This is an interactive net of a Rubik's cube. Twists of the 3D cube become mixes of the squares on the 2D net. Have a play and see how many scrambles you can undo!

The interactive diagram has two labelled points, A and B. It is designed to be used with the problem "Cushion Ball"

There are thirteen axes of rotational symmetry of a unit cube. Describe them all. What is the average length of the parts of the axes of symmetry which lie inside the cube?

This resources contains a series of interactivities designed to support work on transformations at Key Stage 4.

Charlie likes tablecloths that use as many colours as possible, but insists that his tablecloths have some symmetry. Can you work out how many colours he needs for different tablecloth designs?

Triangle ABC has equilateral triangles drawn on its edges. Points P, Q and R are the centres of the equilateral triangles. What can you prove about the triangle PQR?

Take any parallelogram and draw squares on the sides of the parallelogram. What can you prove about the quadrilateral formed by joining the centres of these squares?

Can you give the coordinates of the vertices of the fifth point in the patterm on this 3D grid?

A collection of our favourite pictorial problems, one for each day of Advent.

This set of resources for teachers offers interactive environments to support work on loci at Key Stage 4.

Overlaying pentominoes can produce some effective patterns. Why not use LOGO to try out some of the ideas suggested here?

Match pairs of cards so that they have equivalent ratios.

Use Excel to explore multiplication of fractions.

There are 27 small cubes in a 3 x 3 x 3 cube, 54 faces being visible at any one time. Is it possible to reorganise these cubes so that by dipping the large cube into a pot of paint three times you. . . .

An environment that enables you to investigate tessellations of regular polygons

This resource contains interactive problems to support work on number sequences at Key Stage 4.

This resource contains a range of problems and interactivities on the theme of coordinates in two and three dimensions.

Help the bee to build a stack of blocks far enough to save his friend trapped in the tower.

Use an Excel spreadsheet to explore long multiplication.

An Excel spreadsheet with an investigation.

Use an interactive Excel spreadsheet to investigate factors and multiples.

Use Excel to practise adding and subtracting fractions.

A group of interactive resources to support work on percentages Key Stage 4.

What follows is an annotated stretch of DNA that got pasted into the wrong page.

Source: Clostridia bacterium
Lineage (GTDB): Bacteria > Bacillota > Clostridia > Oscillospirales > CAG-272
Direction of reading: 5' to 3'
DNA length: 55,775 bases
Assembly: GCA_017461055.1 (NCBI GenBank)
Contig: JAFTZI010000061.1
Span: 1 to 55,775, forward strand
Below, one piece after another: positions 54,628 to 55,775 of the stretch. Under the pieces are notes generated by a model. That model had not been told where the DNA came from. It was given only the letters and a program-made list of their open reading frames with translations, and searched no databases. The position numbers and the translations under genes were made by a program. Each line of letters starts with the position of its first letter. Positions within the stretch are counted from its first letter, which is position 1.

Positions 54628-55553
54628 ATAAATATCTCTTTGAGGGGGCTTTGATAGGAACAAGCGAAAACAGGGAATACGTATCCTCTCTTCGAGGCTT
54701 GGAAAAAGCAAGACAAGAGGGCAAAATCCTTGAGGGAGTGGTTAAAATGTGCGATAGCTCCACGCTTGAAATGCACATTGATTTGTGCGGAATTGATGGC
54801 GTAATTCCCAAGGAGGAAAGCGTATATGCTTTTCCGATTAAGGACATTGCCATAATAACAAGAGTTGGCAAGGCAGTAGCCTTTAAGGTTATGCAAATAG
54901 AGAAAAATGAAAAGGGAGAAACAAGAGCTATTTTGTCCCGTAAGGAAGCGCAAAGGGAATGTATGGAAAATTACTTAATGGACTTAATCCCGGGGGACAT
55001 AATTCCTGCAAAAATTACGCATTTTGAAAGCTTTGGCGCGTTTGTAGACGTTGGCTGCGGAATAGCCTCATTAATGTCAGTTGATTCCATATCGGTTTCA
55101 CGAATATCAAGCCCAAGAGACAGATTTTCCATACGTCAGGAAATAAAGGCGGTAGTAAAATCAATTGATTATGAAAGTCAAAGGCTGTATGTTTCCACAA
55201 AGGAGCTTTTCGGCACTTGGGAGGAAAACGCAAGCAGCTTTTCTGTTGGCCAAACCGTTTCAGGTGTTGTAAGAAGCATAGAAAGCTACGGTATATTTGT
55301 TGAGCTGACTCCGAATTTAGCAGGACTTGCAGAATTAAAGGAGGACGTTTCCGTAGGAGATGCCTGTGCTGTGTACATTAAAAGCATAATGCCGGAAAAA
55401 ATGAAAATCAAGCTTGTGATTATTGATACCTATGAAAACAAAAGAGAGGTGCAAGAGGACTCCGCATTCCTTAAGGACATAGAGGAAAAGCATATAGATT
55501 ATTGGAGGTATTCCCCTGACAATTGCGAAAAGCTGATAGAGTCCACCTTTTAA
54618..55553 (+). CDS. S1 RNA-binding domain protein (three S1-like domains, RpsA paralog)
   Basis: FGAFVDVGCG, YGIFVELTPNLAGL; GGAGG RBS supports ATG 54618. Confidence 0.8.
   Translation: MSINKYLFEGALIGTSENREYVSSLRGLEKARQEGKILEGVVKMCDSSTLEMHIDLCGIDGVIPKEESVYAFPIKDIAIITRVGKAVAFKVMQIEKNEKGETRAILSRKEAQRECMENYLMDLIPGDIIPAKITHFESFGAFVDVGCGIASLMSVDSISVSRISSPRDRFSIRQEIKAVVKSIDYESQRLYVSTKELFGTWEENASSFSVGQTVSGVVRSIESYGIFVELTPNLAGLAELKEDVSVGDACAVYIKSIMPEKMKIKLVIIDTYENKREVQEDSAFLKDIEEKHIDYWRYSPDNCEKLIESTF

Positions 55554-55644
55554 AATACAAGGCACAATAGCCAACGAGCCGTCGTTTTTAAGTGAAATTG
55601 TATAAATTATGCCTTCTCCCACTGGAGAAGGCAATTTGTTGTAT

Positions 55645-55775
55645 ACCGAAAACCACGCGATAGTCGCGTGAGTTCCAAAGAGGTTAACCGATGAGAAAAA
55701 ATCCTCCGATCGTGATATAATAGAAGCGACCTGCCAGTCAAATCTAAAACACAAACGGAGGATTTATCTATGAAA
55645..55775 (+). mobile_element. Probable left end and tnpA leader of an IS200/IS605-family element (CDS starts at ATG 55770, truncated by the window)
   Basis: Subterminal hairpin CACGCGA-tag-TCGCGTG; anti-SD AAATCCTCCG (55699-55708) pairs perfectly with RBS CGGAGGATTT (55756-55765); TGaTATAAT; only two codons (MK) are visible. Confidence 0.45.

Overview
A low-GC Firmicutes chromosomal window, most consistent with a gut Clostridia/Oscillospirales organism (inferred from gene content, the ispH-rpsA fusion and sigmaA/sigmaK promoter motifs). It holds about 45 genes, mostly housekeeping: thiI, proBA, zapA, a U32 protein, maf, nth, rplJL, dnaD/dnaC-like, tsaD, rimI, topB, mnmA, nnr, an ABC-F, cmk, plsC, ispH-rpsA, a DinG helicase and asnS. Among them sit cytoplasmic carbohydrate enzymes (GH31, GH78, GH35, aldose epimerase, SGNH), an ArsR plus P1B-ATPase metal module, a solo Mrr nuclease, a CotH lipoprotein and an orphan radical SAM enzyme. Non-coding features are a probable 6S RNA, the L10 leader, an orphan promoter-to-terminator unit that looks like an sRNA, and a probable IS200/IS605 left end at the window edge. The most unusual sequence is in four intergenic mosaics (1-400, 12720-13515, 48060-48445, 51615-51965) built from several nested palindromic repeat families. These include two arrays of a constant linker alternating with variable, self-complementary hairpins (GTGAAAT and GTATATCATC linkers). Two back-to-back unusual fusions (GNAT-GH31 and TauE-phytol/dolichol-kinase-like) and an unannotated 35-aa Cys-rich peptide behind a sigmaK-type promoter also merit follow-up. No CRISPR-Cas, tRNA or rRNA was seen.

A tool for generating random integers.

Use Excel to investigate the effect of translations around a number grid.

Use an Excel to investigate division. Explore the relationships between the process elements using an interactive spreadsheet.

A simple file for the Interactive whiteboard or PC screen, demonstrating equivalent fractions.

Use an interactive Excel spreadsheet to explore number in this exciting game!

This game challenges you to locate hidden triangles in The White Box by firing rays and observing where the rays exit the Box.

Can you beat Piggy in this simple dice game? Can you figure out Piggy's strategy, and is there a better one?

Square It game for an adult and child. Can you come up with a way of always winning this game?

A right-angled isosceles triangle is rotated about the centre point of a square. What can you say about the area of the part of the square covered by the triangle as it rotates?

The classic vector racing game brought to a screen near you.

To avoid losing think of another very well known game where the patterns of play are similar.

Start with any number of counters in any number of piles. 2 players take it in turns to remove any number of counters from a single pile. The winner is the player to take the last counter.

The aim of the game is to slide the green square from the top right hand corner to the bottom left hand corner in the least number of moves.

You have 27 small cubes, 3 each of nine colours. Use the small cubes to make a 3 by 3 by 3 cube so that each face of the bigger cube contains one of every colour.

A metal puzzle which led to some mathematical questions.

Can you beat the computer in the challenging strategy game?

Players take it in turns to choose a dot on the grid. The winner is the first to have four dots that can be joined to form a square.

Try this interactivity to familiarise yourself with the proof that the square root of 2 is irrational. Sort the steps of the proof into the correct order.

Place a red counter in the top left corner of a 4x4 array, which is covered by 14 other smaller counters, leaving a gap in the bottom right hand corner (HOME). What is the smallest number of moves. . . .

Here is a chance to play a fractions version of the classic Countdown Game.

Can you put the 25 coloured tiles into the 5 x 5 square so that no column, no row and no diagonal line have tiles of the same colour in them?